October 27th, 2016

Call to curb growing student population in Leamington’s Old Town

Call to curb growing student population in Leamington’s Old Town Call to curb growing student population in Leamington’s Old Town
A CGI of more student accommodation in Old Town, which was given the green light earlier this year. (s)

CALLS have been made to curb the explosion in the student population of Leamington’s Old Town.

SoLAR (South Leamington Area Residents) was alarmed to discover the number of Warwick University students living in Leamington had tripled over the past 15 years.

It followed Freedom of Information requests which showed the number of students had rocketed from just over 1,600 to more than 5,200.

The reason is down to the massive expansion of the university during those years, but with most students setting up term time home in the south Leamington area, it has raised fears from residents at the prospect of being overrun by students.

A SoLAR spokesman said: “We like having students in our community – up to a point – but this uncontrolled and unplanned growth isn’t good for students or local residents.

“Warwick University has nearly doubled in size over the last 15 years but only increased its on-campus accommodation by about a quarter – so by 2015, 70 per cent of its students can’t live on campus.

“So without its citizens ever being asked, Leamington finds itself underwriting the University’s expansion by providing housing for over 5,000 of its students, mostly in south town.

“Studies have shown the massive effect it has on the housing market, the local economy, the prevalence of anti-social behaviour and above all, the ties that bind a community together.”

The concerns follow Warwick District Council giving the green-light earlier this year to plans for new student accommodation alongside the Grand Union Canal to house 200 students.

In 2012 Station House was built opposite the railway station providing purpose-built accommodation for some 400 students.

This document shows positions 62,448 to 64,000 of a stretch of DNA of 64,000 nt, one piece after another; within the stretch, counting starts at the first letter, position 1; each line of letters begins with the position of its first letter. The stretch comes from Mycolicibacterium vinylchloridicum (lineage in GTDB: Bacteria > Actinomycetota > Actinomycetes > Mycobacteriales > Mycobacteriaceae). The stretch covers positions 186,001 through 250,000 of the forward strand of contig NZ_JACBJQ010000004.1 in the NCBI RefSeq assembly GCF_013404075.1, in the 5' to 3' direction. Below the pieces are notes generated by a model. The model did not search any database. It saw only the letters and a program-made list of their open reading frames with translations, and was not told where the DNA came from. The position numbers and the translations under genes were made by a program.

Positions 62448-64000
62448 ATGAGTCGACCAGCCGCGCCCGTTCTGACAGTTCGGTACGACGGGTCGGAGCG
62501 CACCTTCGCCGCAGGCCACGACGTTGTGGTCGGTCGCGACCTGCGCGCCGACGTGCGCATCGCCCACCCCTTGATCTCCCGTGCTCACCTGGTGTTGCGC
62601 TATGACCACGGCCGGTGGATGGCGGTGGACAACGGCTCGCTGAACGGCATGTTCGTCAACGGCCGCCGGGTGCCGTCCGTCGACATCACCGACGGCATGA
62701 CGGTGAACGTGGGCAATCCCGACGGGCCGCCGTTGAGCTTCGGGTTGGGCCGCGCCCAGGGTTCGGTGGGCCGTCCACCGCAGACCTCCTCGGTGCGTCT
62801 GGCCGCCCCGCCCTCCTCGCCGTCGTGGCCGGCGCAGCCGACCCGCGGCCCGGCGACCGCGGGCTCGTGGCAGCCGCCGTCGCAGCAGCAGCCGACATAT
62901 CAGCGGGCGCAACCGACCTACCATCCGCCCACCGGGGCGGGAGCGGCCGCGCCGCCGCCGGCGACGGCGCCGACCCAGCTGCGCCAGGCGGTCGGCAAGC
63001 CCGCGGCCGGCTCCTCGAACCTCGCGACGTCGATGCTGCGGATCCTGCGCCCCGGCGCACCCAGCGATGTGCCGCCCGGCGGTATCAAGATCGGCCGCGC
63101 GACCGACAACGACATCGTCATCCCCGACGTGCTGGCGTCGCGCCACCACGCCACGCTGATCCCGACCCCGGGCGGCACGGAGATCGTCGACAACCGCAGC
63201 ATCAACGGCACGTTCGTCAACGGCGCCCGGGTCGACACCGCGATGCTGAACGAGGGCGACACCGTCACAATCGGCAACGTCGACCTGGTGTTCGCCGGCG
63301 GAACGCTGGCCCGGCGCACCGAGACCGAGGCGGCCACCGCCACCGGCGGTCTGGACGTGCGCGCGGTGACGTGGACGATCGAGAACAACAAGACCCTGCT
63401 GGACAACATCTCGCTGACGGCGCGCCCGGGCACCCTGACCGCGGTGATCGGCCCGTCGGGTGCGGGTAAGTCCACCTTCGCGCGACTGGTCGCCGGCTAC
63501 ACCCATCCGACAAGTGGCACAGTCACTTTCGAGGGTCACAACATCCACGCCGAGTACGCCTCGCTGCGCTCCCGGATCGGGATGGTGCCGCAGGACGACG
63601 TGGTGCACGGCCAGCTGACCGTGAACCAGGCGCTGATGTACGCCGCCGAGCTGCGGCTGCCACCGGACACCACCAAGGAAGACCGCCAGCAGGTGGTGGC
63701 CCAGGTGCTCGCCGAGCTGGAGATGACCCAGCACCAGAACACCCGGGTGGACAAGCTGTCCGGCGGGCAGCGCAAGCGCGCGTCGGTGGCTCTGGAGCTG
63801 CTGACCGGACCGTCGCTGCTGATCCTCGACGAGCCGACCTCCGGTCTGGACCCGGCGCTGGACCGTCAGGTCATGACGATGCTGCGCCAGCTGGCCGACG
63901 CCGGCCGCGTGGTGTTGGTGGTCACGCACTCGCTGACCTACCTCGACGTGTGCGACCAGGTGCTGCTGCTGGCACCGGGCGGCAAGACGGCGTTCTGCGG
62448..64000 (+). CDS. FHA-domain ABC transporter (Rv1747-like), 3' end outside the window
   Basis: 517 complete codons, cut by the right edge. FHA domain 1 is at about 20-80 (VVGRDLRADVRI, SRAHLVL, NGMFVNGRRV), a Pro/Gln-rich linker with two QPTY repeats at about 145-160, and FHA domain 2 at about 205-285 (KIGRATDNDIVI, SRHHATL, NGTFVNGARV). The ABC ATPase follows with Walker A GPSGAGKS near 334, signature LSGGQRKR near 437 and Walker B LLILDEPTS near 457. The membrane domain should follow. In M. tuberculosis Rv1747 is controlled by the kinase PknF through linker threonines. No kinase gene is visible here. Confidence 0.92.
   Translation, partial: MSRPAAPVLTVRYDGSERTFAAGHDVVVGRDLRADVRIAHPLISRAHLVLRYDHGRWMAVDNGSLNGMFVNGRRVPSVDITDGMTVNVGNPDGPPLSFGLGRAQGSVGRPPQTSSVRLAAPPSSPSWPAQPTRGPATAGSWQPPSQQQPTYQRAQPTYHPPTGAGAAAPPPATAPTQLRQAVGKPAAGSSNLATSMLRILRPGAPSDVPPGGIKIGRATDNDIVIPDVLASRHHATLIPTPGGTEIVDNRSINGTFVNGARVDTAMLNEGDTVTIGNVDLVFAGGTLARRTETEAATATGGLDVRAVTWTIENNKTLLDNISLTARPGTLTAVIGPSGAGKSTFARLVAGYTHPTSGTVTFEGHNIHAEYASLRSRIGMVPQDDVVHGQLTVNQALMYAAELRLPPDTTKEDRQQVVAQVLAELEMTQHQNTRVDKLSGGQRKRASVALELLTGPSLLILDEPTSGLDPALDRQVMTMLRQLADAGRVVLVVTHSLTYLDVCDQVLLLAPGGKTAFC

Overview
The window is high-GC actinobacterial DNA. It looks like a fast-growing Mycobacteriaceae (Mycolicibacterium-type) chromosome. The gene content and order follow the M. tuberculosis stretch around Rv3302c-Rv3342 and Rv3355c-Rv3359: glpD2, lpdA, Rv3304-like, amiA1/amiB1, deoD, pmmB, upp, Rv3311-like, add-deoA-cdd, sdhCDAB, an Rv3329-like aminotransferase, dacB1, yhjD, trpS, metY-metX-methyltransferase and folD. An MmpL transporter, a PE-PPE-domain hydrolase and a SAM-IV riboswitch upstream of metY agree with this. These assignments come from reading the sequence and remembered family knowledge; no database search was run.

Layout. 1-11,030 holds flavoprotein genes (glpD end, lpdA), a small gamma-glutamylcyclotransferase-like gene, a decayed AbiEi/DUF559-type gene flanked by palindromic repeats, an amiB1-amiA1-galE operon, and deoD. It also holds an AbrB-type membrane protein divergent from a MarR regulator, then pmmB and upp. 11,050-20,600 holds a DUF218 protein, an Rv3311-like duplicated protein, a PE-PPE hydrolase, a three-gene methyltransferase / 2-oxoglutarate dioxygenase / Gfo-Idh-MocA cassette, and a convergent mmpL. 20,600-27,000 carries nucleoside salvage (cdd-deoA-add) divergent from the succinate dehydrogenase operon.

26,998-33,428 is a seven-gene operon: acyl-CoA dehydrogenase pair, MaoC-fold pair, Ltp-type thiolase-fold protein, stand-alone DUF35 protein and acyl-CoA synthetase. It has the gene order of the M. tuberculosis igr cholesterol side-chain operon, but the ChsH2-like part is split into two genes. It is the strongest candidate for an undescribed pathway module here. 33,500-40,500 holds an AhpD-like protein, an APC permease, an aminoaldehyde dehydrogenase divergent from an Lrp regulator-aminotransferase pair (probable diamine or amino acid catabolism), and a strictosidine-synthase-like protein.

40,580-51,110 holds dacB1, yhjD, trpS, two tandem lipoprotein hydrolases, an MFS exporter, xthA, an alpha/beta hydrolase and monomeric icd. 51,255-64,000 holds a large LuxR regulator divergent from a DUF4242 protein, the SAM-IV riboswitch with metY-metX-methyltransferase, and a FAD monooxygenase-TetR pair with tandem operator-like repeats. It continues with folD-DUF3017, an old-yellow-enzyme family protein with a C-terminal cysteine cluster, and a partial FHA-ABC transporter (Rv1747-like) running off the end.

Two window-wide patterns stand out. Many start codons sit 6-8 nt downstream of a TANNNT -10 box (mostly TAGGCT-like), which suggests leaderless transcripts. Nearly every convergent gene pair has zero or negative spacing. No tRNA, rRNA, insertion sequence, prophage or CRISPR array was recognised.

SoLAR this week sent an open letter to Warwick District Council leader Andrew Mobbs demanding something be done to curb the ever growing student population.

Coun Mobbs told The Observer he was currently considering SoLAR’s concerns before responding formally but stressed how important both Warwick and Coventry universities were to the district.

He added: “We have two leading universities locally which are good for our economy, both from the point of the educational experience, and the positive effect on our town centres, from retailers to restaurants.”

Warwick University has told SoLAR it cannot provide details of future plans for on-campus accommodation as the information is “commercially sensitive.”

There are currently 6,200 on campus places that usually accommodate all first year undergraduates, together with some third years, postgraduates, and other students. Just under 14,000 undergraduates study at Warwick in total.

University spokesman Peter Dunn said: “We will always look to see where we can build more on campus accommodation as that is the most popular option for students.”

Mr Dunn added the university also worked hard to ensure good relations between students living off campus and local residents.

This included the university managing a number of properties owned by private landlords in towns such as Leamington.